picture by Henri Vuorinen Photography

M.Østberg/T.Erikssen, Citroën C3 WRC, Rally Finland 2018 pre-event test

While flying, and unless the driver heavily brakes just before the jump, cars tend to take-off in a rather horizontal position, or sometimes with the car nose slightly pointing up, if the car is at full acceleration. During the flight, aerodynamics keep working on the upper side of the car; no downforce is generated under the car, as the distance to the floor is high. Due to the car shape (kind of a wing), lift is expected to appear (opposite to downforce), as air flows faster over the car than under the car (so the pressure is higher under the car, by Bernoulli). The pressure difference is what pushes the car upwards

But the airflow impacting on the surface of a car with devices such as dive planes, flat fenders and big rear wings contributes to compensating, pushing the car down. For the analysis, we will assume that, if the car design is balanced, the car will land in a flat position, and all four wheels will touch the ground at approximately the same time. If the car is unbalanced, the nose or the rear of the car will land first, leading to unbalanced behavior which surely results in a poorer car handling and a loss of confidence by the drivers, what at the end means to face next jump at a lower speed.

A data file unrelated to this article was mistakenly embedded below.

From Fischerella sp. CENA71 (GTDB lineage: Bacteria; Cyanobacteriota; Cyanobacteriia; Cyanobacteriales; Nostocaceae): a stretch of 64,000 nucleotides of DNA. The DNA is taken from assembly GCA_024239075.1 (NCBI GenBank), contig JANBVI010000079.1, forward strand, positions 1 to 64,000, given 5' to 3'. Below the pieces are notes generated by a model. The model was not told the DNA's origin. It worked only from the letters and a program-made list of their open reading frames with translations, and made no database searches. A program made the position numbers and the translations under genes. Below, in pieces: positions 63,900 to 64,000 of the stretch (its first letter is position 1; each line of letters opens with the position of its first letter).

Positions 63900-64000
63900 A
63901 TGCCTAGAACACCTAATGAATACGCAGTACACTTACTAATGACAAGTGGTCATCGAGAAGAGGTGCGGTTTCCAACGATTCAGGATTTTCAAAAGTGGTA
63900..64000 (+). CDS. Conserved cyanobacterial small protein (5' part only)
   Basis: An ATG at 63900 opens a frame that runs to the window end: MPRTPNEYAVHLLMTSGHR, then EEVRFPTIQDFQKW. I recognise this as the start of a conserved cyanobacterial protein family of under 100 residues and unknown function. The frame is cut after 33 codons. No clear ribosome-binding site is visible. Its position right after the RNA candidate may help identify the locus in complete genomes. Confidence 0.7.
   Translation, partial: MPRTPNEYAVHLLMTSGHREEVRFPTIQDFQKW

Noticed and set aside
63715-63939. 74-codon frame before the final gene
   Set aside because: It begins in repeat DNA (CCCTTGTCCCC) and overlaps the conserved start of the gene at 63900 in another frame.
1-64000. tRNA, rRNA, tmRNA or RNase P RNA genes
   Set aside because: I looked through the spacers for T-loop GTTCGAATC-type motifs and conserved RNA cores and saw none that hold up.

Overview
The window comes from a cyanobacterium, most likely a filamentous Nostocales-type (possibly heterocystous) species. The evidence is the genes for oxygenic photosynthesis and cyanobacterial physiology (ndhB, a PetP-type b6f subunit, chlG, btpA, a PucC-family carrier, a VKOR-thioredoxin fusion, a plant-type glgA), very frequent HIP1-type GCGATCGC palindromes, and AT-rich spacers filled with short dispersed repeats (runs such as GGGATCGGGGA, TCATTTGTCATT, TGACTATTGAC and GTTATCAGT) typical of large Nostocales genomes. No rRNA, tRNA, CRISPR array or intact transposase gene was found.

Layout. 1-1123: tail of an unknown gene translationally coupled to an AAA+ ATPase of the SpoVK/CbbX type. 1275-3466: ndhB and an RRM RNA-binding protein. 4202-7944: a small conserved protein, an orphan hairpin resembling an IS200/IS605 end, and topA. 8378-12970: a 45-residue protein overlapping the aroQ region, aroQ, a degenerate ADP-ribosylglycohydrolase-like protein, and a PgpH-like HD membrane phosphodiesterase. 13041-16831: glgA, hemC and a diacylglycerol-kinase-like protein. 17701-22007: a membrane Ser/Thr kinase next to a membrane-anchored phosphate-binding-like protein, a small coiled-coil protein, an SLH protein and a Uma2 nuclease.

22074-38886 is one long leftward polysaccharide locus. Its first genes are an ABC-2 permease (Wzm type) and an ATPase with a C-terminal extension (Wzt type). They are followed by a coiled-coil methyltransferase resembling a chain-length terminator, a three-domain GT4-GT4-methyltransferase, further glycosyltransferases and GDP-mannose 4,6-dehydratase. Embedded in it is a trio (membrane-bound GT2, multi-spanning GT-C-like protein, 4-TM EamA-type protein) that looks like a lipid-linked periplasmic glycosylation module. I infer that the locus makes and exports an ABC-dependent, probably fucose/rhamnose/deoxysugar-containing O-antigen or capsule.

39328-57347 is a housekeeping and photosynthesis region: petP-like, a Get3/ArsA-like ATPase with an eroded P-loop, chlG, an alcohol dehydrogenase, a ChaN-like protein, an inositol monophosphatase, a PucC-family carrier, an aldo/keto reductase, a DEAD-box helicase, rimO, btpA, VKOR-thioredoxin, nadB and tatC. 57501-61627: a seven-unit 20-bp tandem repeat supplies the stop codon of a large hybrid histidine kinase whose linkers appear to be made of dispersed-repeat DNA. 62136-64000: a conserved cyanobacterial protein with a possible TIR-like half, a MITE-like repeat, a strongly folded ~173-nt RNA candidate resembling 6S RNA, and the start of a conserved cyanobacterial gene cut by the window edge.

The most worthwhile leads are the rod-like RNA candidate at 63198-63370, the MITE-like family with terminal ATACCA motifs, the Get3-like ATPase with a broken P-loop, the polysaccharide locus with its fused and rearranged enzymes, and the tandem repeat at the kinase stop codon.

picture by Simo Mäntymaa

O.Tänak/M.Järveoja, Toyota Yaris WRC, Rally Finland pre-event test, June 25th, 2019

Excellent videos from Nettirabbi (Jari Matti Latvala test) and WRC Timo (Kris Meeke test) show that the Yaris WRC continues to be the most aero balanced car. In most of the cases, the car lands after a jump in a flat position, and all wheels touch the ground at the same time, allowing their drivers to continue driving flat out after the jump.

picture by Henri Vuorinen Photography

T.Neuville/N.Gilsoul, Hyundai i20 Coupe WRC, Rally Finland pre-event test, July 5th, 2019

The multiple videos showing the tests of Hyundai’s new aero package show that the car balance has improved. Images from 2018 Hyundai tests in Finland (such as this Nettirabbi video from Andreas Mikkelsen 2018 test) show that the nose of the car is reluctant to land and rear wheels get contact with the ground earlier than front wheels. On the contrary, video from Nettirabi of Andreas Mikkelsen 2019 test) with the new package show that this trend has been minimized, and the car is more balanced, although still perfectible.